Public spaces in cities usually attract interesting characters – especially if the spaces are also tourist attractions.
Church Square in Pretoria is no exception – and has the added characteristic that it is a favourite gathering place for the start of protest marches and trade union demonstrations.
On the morning when I went there to take the photos accompanying this article I immediately noticed two people holding a pigeon, of which there are thousands in the Square, and bending over this bird with an intensity that immediately made me curious.
I went over to see what they were up to and found that they were, with great patience and care, removing some cotton that had gotten wound around the poor bird’s legs.
“It will lose the leg if this cotton stays on it,” explained Vincent, one of the two men. Meanwhile the other man, Chicco, was doing the “surgery” to remove the cotton – and indeed I could see that the leg was already in rather poor shape because of the cotton which had made quite deep indentations in each leg, just above the feet.
It turned out that Vincent and Chicco were flower sellers, with a stand at the western entrance to the square. Their bunches of flowers around the pylons at the western entrance made a colourful and fragrant display.
A little further I came across a man with a sign leaning against a plastic bottle crate reading “Same Time Photos” and I noticed on his sleeveless jacket an insignia: “Freelance Photographer.” Intrigued, I introduced myself to him and we got chatting. His name is Phala and his studio is under one of the trees on the square. He noticed that my camera is a Canon and proudly showed me his – also a Canon!
All the while the sound of a “vuvuzela” was blaring hoarsely over the square. The sound was coming from a group of members of the South African Municipal Workers’ Union standing in front of the Old Raadzaal waiting for their comrades to begin a march to the municipal offices down Vermeulen Street, some of whom were attracting attention to their cause by blowing their vuvuzelas.
Along the paths crossing the square were people of all walks of life, some hurrying, not doubt to offices, others strolling, no doubt waiting for something else to happen.
In the middle of the square Old Oom Paul (better known outside of South Africa as Paul Kruger, formerly the President of the Zuid Afrikaansche Republiek (ZAR) when the Anglo-Boer War broke out in 1899) stands darkly brooding over Pretoria’s central Church Square, with his top hat often providing a useful perch for pigeons.
The statue of Oom Paul was sculptured by renowned South African artist Anton van Wouw (1862 – 1945) and was first erected in Pretoria West, then moved to a position in front of the Pretoria Railway Station before being placed in its present position in 1954.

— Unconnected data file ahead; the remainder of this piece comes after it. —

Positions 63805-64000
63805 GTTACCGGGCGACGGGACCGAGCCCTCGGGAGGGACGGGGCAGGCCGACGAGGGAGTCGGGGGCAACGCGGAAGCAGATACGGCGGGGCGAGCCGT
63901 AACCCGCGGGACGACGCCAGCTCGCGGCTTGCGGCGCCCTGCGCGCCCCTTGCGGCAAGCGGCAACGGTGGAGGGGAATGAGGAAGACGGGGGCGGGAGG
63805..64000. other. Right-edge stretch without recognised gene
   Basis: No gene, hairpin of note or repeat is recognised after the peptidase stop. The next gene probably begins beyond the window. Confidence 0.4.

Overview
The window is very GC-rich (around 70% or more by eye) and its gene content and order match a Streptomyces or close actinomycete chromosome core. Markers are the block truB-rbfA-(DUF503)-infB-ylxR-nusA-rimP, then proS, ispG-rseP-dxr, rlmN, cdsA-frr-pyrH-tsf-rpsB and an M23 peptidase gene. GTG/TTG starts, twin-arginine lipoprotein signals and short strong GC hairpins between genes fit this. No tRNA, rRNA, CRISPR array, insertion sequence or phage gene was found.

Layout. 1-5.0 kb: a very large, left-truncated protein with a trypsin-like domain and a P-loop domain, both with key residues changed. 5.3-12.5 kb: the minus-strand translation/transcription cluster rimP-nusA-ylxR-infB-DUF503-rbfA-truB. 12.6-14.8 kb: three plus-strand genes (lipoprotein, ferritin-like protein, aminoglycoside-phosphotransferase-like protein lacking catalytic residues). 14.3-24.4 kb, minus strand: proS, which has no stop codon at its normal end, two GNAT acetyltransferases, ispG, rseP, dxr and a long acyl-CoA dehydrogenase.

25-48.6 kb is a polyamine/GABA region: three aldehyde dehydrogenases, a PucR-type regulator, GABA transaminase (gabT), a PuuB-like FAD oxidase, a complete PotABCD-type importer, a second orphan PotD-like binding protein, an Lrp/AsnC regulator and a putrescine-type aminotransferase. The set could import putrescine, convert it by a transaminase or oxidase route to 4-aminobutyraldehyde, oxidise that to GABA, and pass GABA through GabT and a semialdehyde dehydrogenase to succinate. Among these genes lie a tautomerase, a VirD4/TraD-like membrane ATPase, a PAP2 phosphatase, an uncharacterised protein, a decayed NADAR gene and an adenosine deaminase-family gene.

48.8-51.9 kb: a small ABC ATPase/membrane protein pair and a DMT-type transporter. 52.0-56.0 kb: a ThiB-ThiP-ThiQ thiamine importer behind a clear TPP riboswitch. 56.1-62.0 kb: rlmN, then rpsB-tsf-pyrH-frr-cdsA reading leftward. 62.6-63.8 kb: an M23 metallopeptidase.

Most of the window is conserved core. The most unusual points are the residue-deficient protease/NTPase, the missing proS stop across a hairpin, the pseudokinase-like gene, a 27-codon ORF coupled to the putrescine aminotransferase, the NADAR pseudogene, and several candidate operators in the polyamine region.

The name “Church Square” is derived from the fact that, on the very spot where Oom Paul now stands brooding there was a church – in fact three churches were sequentially built on that spot, the first in 1857, the last demolished in 1905.
The particular character of Church Square also derives from the series of interesting and mostly quite old buildings which surround it.
One of the most impressive is the Raadzaal on the south side of the square, built to house the Volksraad (Parliament) of the ZAR. It was designed by Sytze Wopke Wierda, who had been brought from Holland to the ZAR by Kruger as Government Engineer and Architect in 1887, and who was responsible for a number of other buildings in Pretoria, including the Palace of Justice which stands facing the Raadzaal across Church Square..
The building is in an Italian Renaissance style with a figure said to be of Athena at the top of the tower which dominates the roof line. The Volksraad first met in this building in May 1890.
The Palace of Justice has twin towers and a semi-basement housing cells. The most famous trial held there was the so-called “Rivonia Trial” of 1963/4 in which Nelson Rolihlahla Mandela and nine of his comrades stood accused of sabotage and which led to their incarceration on Robben Island off Cape Town until 1989 and 1990.
Also on the north side of the square is the Herbert Baker-designed Reserve Bank which pre-figured his later design for the Union Buildings.
To the east of the square is the interesting Tudor Towers built in 1904 by tycoon George Heys, who had the famous Melrose House built for his family. This building housed his offices as well as other businesses owned by him.
On the other side of the square are the jugendstil Café Riche building and the General Post Office.
© Text and photos copyright Tony McGregor 2011